A hideous hag spirit that inhabits walnut trees but will force its way into homes, the Janara is heavily linked to the witches of Benevento. Some modern folklorists have also linked her to the cults of Hecate and Diana aswell as the mythos of Aradia (“Janara” is supposed to be a corruption of “Dianara” i.e  “follower of Diana”) . She is often envisioned or depicted with a walnut tree, another allusion to the witchcraft of Benevento.
Janara in her walnut tree presiding over a Sabbat.

In Benevento witches where believed to gather beneath walnut trees to hold their sabbats and cavort naked in lascivious diabolical rites. St Bernard of Siena was supposed to have cut one of these notorious trees down, only for it to be resurrected by Satan himself.

It is important to understand when we speak of Hecate we are not speaking of the Neo-pagan Hecate. The view of Hecate in medieval/renaissance Italian witch-lore is the infernal Hecate, a queen of hell, who’s dominion is the darkest magics, poisons that induce abortion, sexual perversion and damned souls.


Hecate, portrayed as a demon.



Janara lets her presence in the home known by inflicting sleep paralysis in the youngest or best looking males of the household which she then vampirises, she may also inflict birth defects on the unborn babies of pregnant women who enter the house, it is said she does this by passing the spirit of the unborn child through a magical tripod that she usually keeps her cauldron on to brew her poisons.
Should a household find itself under the influence of Janara a broom may be propped near the front door to keep her happy or a bag of salt hung by the door to keep her quiet (she will be compelled to count every grain of salt in the bag.) The Janara is a powerful witch and master herbalist, the less scrupulous members of the household may try and gain access to her secret knowledge of poisons by means of offerings of sorghum broom laid at the foot of walnut trees, she is said to be especially knowledgeable of poisons that cause paralysis and stupor.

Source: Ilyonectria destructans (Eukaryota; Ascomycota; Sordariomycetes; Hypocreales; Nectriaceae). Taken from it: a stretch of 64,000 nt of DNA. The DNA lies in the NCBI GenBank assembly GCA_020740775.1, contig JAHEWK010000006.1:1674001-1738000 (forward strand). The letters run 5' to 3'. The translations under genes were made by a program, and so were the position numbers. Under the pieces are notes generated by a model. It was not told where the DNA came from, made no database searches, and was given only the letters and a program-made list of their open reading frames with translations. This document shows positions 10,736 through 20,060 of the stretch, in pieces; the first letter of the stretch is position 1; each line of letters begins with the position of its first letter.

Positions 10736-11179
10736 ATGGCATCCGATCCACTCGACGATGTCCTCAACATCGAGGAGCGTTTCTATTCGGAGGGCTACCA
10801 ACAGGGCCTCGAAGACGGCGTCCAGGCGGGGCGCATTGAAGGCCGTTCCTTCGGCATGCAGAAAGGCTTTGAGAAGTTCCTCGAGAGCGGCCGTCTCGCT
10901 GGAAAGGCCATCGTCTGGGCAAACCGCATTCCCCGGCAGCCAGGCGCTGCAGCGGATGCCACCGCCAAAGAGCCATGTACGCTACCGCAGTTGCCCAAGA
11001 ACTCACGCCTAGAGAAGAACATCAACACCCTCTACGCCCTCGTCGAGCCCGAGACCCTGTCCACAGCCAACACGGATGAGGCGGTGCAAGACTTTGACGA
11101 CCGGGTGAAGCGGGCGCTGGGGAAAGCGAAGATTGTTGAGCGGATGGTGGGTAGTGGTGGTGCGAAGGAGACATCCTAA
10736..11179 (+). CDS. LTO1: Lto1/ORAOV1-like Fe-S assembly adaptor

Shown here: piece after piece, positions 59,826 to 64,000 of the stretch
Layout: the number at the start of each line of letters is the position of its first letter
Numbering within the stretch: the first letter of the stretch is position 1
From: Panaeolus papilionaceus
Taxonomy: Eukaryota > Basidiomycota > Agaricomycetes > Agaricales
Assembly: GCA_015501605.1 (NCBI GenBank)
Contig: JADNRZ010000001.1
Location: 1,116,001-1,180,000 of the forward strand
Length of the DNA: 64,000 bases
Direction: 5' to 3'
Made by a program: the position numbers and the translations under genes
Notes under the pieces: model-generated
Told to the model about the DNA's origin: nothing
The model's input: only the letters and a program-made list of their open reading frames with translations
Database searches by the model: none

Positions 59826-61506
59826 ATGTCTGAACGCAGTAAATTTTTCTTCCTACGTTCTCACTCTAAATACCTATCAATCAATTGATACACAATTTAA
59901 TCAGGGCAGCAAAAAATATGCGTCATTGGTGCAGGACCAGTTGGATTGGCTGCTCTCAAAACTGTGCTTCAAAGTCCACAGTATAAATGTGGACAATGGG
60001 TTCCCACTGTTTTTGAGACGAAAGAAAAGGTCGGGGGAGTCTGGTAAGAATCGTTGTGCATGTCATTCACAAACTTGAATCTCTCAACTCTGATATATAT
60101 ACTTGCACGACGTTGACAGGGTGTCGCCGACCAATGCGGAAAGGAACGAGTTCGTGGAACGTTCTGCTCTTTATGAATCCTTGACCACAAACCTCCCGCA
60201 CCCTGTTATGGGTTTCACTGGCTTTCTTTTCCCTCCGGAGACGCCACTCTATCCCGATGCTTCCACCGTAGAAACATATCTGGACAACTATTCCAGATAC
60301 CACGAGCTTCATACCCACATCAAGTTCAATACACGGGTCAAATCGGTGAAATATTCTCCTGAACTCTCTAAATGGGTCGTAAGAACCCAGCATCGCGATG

Janara manifests as a gust of wind, she will on occasion take human form, should she do this remember her Achilles heel is her hair. Catch her by her hair and she will ask the question “What do you have in your hand?” if you answer “I have hair in my hand” then she will turn back into a gust of wind, escape and wreck havoc. If you answer “I have in my hand iron and steel” she is your slave and will protect you and your household for 7 generations.
Janara can also be spotted on Christmas Eve as the last woman leaving the church, she is believed to attend once a year to steal the host for her diabolical workings.



Well that's all for now! If you'd like more posts on Italian stuff just ask!